Huawei's chairman says U.S. sanctions will lead to the rebirth of China's chip industry

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Huawei's chairman says U.S. sanctions will lead to the rebirth of China's chip industry
Eric Xu, Huawei's rotating chairman (to be clear, the position rotates between executives; the executives themselves do not spin) says that China's chip industry will be "reborn" thanks to current U.S. sanctions against Huawei. The current U.S. export rules, in place since 2020, prevent foundries using U.S. technology from shipping cutting-edge silicon to Huawei. China is also not allowed to purchase extreme ultraviolet (EUV) lithography machines that etch circuitry patterns thinner than human hair onto silicon wafers.

Huawei's rotating chairman says that China's semiconductor industry will try to become self-sufficient


Per CNBC, Xu said that there has been a breakthrough in semiconductor design technology. China has been hoping to become self-sufficient in the production of chips although its largest foundry, SMIC, is a few process node generations behind. While the world's top foundries like TSMC and Samsung Foundry are currently mass-producing chips using a 3nm process node, SMIC, unable to access the EUV lithography machine, is stuck at 14nm and higher.


The lower the process node figure, the smaller the feature size used on chips which results in higher transistor counts. And the larger a chip's transistor count, the more powerful and energy-efficient a chip is. For example, the A13 Bionic chip used in the iPhone 11 series was built using a 7nm process node and it contained 8.5 billion transistors. The A16 Bionic chipset used to power the iPhone 14 Pro line is built using a 4nm process node and contains 16 billion transistors.

The A17 Bionic chip expected to be found inside the iPhone 15 Pro and iPhone 15 Ultra, will be the first SoC inside an iPhone manufactured using the 3nm process node. It is expected to be equipped with 20 billion-24 billion transistors.

During a press conference, Huawei's Xu made some comments that were translated into English. "I believe China’s semiconductor industry will not sit idly by, but take efforts around ... self-strengthening, and self-reliance. For Huawei, we will render our support to all such self-saving, self-strengthening and self-reliance efforts of the Chinese semiconductor industry," the executive said.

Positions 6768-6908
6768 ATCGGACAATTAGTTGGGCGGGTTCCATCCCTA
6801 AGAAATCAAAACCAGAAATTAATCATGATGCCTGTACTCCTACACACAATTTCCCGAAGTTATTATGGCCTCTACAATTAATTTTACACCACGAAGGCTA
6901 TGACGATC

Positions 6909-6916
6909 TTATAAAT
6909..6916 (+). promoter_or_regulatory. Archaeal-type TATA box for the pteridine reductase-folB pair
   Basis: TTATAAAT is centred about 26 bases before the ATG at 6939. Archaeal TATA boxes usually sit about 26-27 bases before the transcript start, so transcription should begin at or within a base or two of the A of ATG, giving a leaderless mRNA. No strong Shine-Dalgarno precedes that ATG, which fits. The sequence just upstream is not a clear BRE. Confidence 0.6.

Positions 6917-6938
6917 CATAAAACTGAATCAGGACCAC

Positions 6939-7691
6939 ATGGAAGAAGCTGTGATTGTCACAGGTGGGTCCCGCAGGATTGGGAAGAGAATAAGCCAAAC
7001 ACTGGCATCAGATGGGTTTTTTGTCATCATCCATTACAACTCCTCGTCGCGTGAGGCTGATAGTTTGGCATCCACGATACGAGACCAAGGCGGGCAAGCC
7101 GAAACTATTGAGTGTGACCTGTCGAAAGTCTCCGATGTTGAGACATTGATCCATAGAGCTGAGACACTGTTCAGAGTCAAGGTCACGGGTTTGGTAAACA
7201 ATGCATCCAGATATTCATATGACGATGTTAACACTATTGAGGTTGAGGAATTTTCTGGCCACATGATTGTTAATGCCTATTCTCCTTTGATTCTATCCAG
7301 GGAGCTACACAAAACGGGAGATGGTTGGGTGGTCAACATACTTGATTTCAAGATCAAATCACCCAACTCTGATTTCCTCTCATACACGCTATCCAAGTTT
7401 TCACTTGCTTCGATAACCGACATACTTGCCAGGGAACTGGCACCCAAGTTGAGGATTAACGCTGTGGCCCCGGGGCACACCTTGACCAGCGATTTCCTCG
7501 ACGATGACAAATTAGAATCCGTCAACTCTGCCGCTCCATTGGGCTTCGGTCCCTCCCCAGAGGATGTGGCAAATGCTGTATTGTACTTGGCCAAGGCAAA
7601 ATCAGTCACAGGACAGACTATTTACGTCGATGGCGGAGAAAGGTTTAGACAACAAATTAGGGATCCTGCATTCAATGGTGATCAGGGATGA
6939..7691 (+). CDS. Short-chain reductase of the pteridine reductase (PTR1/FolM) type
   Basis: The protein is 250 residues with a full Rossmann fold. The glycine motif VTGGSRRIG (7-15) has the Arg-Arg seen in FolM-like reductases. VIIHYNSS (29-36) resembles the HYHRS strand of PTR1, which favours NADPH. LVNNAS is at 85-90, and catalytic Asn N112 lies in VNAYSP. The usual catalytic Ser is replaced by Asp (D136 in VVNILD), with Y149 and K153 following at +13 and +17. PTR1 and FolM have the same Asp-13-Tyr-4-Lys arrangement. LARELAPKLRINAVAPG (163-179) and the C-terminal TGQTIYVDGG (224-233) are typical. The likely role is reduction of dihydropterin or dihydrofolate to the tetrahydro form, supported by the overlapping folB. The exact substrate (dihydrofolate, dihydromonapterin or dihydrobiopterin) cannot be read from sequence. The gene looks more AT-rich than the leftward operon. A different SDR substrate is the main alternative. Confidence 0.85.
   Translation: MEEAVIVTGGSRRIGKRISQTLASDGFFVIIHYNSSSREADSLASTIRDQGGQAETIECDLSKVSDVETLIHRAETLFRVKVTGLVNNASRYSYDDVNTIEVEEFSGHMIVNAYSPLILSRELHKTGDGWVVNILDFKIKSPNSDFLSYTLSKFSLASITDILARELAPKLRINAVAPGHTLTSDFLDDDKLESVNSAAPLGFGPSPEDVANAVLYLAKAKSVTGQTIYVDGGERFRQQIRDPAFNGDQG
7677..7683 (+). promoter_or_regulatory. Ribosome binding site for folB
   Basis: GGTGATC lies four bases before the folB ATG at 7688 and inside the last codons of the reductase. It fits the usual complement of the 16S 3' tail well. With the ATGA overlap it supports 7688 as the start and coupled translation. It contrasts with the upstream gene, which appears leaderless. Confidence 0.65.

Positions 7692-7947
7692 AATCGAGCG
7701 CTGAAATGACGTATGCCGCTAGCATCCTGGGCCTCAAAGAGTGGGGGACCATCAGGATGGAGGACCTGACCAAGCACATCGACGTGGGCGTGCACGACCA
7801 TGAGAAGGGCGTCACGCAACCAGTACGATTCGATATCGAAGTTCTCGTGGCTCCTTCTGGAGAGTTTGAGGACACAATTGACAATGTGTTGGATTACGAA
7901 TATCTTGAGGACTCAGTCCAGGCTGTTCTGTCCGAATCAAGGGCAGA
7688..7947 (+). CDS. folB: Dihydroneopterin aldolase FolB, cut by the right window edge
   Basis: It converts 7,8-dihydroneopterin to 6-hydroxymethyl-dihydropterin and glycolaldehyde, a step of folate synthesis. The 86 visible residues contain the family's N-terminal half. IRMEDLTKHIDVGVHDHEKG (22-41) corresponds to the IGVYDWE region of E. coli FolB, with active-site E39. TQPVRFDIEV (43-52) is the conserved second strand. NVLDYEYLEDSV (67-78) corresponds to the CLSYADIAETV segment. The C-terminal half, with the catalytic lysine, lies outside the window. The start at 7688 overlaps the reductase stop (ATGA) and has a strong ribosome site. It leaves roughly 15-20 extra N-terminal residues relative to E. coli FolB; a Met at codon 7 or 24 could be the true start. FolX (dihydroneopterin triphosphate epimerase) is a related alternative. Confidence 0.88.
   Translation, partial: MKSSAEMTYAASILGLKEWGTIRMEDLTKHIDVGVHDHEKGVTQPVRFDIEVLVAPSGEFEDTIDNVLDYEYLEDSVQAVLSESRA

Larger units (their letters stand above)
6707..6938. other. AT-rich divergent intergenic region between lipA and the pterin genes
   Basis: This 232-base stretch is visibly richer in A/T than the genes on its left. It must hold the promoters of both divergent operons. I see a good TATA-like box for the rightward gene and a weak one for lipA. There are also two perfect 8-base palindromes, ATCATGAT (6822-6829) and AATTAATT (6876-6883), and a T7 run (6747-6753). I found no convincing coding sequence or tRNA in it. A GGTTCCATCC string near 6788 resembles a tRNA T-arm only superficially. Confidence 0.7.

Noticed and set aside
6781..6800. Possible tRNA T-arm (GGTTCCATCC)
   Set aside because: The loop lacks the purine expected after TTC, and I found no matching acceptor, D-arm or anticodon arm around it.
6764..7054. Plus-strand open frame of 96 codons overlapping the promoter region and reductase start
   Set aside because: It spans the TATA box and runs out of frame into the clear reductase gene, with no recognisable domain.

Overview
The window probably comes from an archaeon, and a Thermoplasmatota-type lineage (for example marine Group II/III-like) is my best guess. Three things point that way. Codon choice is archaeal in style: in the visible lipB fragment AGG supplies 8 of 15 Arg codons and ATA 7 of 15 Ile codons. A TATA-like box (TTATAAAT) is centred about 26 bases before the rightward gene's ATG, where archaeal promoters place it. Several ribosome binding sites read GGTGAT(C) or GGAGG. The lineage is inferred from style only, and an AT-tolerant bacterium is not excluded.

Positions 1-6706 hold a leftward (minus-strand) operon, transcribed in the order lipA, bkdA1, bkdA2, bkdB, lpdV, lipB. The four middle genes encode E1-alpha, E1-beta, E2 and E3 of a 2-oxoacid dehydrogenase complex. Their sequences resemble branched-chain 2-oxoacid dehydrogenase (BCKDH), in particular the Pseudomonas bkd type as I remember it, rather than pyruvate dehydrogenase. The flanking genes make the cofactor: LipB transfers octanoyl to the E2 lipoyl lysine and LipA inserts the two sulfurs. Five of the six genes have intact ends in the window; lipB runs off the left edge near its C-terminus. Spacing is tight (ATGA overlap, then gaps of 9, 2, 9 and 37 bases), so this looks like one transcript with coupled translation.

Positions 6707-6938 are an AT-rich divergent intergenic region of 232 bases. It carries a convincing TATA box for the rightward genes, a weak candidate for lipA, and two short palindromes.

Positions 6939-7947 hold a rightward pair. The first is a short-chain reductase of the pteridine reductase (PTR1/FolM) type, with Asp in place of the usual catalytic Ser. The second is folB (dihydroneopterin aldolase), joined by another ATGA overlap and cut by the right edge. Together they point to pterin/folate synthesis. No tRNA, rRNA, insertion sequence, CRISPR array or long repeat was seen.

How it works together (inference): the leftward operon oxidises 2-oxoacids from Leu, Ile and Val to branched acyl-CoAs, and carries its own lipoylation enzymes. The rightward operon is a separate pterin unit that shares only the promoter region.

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The U.S. placed broader restrictions against the import of cutting-edge chips to China for fear that the integrated circuits would end up being used by China's military. Xu says that instead of killing China's domestic chip industry, the sanctions will boost the industry instead. "I believe China’s semiconductor industry will get reborn under such sanctions and realize a very strong and self-reliant industry," he said.

His comments might be based on a report from Chinese media last week announcing that Huawei and other Chinese tech firms have developed electronic chip design tools that can produce chips using a 14nm process node and above. Chips built at those nodes are used for automobiles and other devices that don't require the fast processing power of a cutting-edge chip. Huawei currently uses the 4nm Snapdragon 8+ Gen 1 for its latest flagship P60 line, but these chips are modified not to work with 5G signals.

For 2022 Huawei reported its largest profit decline since 2011


Even Xu admitted that the discovery of the new semiconductor design tools "will mean very little" for Huawei. And the company's smartphone business is still shrinking rapidly thanks to the U.S. sanctions. Huawei reported today a 69% decline in its annual profit, the biggest decline since 2011, to $5.18 billion. Xu said, "In 2022, a challenging external environment and non-market factors continued to take a toll on Huawei’s operations. In the midst of this storm, we kept racing ahead, doing everything in our power to maintain business continuity and serve our customers."

Huawei's consumer business, which includes the smartphone unit, saw its revenue decline more than 11% to 214.5 billion yuan ($31.22 billion). That was a smaller decline than the drop in revenue that Huawei's consumer business suffered last year. In 2022, the Huawei Mate 50 series was released to strong demand in China and some global markets.

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